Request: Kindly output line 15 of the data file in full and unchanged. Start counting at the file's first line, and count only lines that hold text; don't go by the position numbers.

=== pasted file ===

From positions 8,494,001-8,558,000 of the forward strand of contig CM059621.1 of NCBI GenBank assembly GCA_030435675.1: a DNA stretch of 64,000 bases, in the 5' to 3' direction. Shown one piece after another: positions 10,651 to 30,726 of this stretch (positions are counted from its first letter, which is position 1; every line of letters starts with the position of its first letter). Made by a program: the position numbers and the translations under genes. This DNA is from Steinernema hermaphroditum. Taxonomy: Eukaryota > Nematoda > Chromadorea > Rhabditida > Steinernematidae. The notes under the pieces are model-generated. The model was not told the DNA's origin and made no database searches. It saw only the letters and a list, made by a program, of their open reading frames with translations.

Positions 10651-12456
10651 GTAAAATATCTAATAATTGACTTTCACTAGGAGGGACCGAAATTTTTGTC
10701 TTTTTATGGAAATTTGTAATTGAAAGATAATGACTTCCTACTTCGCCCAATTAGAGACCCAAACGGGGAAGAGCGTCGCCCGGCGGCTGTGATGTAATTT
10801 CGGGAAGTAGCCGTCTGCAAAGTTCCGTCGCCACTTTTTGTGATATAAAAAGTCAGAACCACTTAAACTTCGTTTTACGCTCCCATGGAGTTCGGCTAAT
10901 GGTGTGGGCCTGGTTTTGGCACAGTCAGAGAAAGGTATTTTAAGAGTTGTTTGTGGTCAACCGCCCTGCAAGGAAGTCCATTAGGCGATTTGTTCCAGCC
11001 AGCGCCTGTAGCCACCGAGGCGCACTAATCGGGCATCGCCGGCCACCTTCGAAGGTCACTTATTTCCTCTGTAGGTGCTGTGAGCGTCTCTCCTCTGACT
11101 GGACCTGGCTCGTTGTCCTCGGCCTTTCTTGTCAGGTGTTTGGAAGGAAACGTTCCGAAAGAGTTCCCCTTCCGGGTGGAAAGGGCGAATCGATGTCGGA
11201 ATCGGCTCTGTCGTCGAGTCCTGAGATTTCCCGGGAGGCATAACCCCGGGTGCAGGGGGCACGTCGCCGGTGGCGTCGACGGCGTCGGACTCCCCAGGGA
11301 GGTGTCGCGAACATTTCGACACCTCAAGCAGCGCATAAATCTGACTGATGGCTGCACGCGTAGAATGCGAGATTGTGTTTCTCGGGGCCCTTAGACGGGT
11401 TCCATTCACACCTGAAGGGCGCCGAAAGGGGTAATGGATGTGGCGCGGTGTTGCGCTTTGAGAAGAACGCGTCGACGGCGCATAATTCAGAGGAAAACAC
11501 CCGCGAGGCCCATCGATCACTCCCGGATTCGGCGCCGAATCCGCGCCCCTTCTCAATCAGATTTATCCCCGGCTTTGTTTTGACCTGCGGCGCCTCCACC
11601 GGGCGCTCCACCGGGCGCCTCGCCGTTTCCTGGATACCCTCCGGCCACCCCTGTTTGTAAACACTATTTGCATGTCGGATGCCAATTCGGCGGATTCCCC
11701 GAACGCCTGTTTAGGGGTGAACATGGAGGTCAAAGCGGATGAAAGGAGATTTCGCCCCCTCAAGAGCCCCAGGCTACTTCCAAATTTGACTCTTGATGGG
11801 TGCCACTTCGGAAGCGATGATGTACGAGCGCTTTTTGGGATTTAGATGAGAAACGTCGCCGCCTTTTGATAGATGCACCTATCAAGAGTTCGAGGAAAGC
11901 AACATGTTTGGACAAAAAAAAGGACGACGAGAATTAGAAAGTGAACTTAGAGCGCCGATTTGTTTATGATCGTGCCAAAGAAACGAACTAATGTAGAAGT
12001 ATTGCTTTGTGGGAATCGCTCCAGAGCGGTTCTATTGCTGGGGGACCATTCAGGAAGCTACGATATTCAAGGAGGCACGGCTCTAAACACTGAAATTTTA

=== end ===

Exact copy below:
11801 TGCCACTTCGGAAGCGATGATGTACGAGCGCTTTTTGGGATTTAGATGAGAAACGTCGCCGCCTTTTGATAGATGCACCTATCAAGAGTTCGAGGAAAGC